COUNTRY and gospel music legend Rusty Golden was sent packing back to the USA after flying to Bahrain to visit family, perform to his army of multicultural fans and American servicemen and women based with the US Navy’s Fifth Fleet.
After a frantic two-hour discussion with immigration officials at Bahrain International Airport he was scuppered from entry into the kingdom over ‘visa issues’.
Ministry sources suggested it was ‘collateral damage’ of a government crackdown on the vice trade at border control with victims of human trafficking previously being sneaked into the region under the guise of working in the ‘entertainment industry’.
“I’m so disappointed,” said Rusty, 60, a man who can boast five No 1 records, two of which were named ‘Song Of The Year’, a Grammy Awards nomination as well as a Songwriter of the Year accolade, and who calls Bahrain ‘his second home’.
“I don’t know what to tell you,” he said. “I’ve had to come back home but I’m so disappointed this has happened.
“I suppose I looked suspicious. I was told it had something to so with the songwriter line. I was kept outside a glass room for two hours. They told me I was not allowed to enter and to go back home.
“I may not have been looking forward to the heat but it was going to be my fifth anniversary of visiting the kingdom. I paid out a lot of money to be able to leave for six to eight months.
“I’m still packed and ready to come. If I got a call that said: “Ooops, our mistake, please come back and play that country music white boy, I would be on a flight back in 24-hours – from Nashville, via Heathrow and on to Bahrain.”
It takes him almost as long to make the trip. “It’s the lay-overs that add up to a journey of roughly between 18 and 22 hours … but it’s worth it,” he explained.
“I was talking to a guy next to me on the plane and he’s from the US state of Oregon - a Navy kid, saying he hoped there was a place in Bahrain to hear the ‘kind of country music that my daddy listened to’.
“I nearly choked up and cried because not only do I know those songs, my own daddy sang a few of them.”
When he was seven his father, William Lee, moved him and the family, mother, Frogene, and brothers Craig and Chris, from Brewton, Alabama to Nashville, Tennessee so that he could pursue his career in music as a member of the Oak Ridge Boys, a country and gospel vocal quartet.
Within six years they became one of the most popular groups in the land, selling in excess of 42 million records, including the classic Elvira, a song that’s been keeping the family’s bills paid since 1981, according to Rusty.
In 2015 the act was inducted into the Country Music Hall Of Fame as well as being made members of the famous Grand Ole Opry.
The Oak Ridge Boys were flown over to sing ‘Amazing Grace’ at the 41st US president’s funeral at St. Martin’s Episcopal Church in Houston, Texas. They were old friends of George H.W. Bush, who died last year at the age of 94.
In 1984 Rusty received a gold record for his song-writing contributions on the Oak Ridge Boys album Bobbie Sue.
Rusty decided to concentrate on his songwriting by signing with PolyGram Music and his songs were recorded by various country and pop stars. Also, during this time he continued working as a musician on tour, including backed actress and singer Miley Cyrus, and recording with various artists. Starting in 1994, and for years afterward, Rusty also promoted his own concerts.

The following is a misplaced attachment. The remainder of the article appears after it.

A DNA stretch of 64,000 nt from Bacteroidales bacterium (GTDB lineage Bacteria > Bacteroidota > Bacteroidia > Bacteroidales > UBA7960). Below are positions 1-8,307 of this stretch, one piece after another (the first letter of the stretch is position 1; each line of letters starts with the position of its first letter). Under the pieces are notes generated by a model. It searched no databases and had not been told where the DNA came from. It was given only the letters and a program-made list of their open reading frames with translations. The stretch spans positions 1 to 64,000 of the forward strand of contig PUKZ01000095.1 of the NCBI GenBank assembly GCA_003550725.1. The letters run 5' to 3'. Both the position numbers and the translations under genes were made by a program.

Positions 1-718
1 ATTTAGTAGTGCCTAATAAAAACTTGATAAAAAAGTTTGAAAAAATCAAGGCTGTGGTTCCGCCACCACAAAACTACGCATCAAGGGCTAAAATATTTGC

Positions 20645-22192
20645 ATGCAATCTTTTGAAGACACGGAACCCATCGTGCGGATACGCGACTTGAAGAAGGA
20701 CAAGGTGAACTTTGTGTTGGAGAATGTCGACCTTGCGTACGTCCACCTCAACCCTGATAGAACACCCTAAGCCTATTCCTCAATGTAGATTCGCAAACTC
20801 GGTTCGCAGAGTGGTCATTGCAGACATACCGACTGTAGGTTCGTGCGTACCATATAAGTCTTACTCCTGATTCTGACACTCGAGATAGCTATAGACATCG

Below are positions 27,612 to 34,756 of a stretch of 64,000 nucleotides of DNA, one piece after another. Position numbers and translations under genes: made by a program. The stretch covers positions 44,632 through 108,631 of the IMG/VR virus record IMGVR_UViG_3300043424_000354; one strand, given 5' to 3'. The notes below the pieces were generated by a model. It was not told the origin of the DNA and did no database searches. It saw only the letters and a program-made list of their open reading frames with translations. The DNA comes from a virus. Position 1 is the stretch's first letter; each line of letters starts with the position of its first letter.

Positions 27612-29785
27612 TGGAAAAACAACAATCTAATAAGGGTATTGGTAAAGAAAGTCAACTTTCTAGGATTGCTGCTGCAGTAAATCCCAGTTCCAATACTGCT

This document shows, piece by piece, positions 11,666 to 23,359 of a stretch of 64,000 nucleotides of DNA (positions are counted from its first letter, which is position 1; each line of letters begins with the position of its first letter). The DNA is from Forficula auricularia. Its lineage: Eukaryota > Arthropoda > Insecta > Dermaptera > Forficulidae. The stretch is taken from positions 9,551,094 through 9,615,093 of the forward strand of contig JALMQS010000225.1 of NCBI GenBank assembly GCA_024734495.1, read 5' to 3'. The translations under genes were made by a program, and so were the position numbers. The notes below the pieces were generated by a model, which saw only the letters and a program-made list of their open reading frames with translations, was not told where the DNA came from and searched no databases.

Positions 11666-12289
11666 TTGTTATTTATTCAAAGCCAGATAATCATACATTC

During his trips to Bahrain he regularly set the stage alight at Big Texas Barbeque & Waffle House inside Best Western Plus - The Olive Hotel in Juffair, helped local acts with recording and performing guidance, as well as playing and singing at Sunday gospel services at the US base.
The visits are all thanks to extended family connections. Big Texas is owned by restaurateur Milly and logistics businessman Radford Cox, with managing partner Bryan Malone, playing an important role too.
Rusty was on the same British Airways flight last week from Heathrow to Bahrain as Stan Szecowka, editor of GDNonline, and posed for social media photographs as the aircraft circled above the Arabian Gulf, ironically on show alongside one of the performer excitedly brandishing his passport in readiness for his journey.
“Due to a mix up with my visa in Bahrain and the amount of time it takes to get a new one, it was decided the best thing to do was return home to the USA. I took the return flight back to London,” said Rusty.
On arrival in Bahrain, visitors can be issued visas for 24 hours, 72 hours, two weeks or three months, depending on their need and at the discretion of the immigration officer. Arrivals may be asked to provide evidence of onward or return travel. If they enter as a visitor they must not take up employment, highlights the World Travel Guide.
The Ministry of Interior, Nationality, Passports & Residence Affairs declines to comment on individual cases but a spokesman said: “Kindly check eligibility and review all terms and conditions related to the visa before your visit to the Kingdom of Bahrain before submitting your information and purpose of the visit.”
The Coxs are currently in the USA on business matters and to visit friends and family. Milly said: “Now, instead of a special entertainer permit, if he’s going to come back we’ll have to apply for a worker’s visa as an entertainer and, hopefully, he will not be denied entry this time.
“I’m still in America so we will arrange it when we return.”
Stanley Louis Szecowka
Editor/Journalist & Blogger, Restaurant & Motors Reviewer, FinTech Writer, Manager, Trainer.
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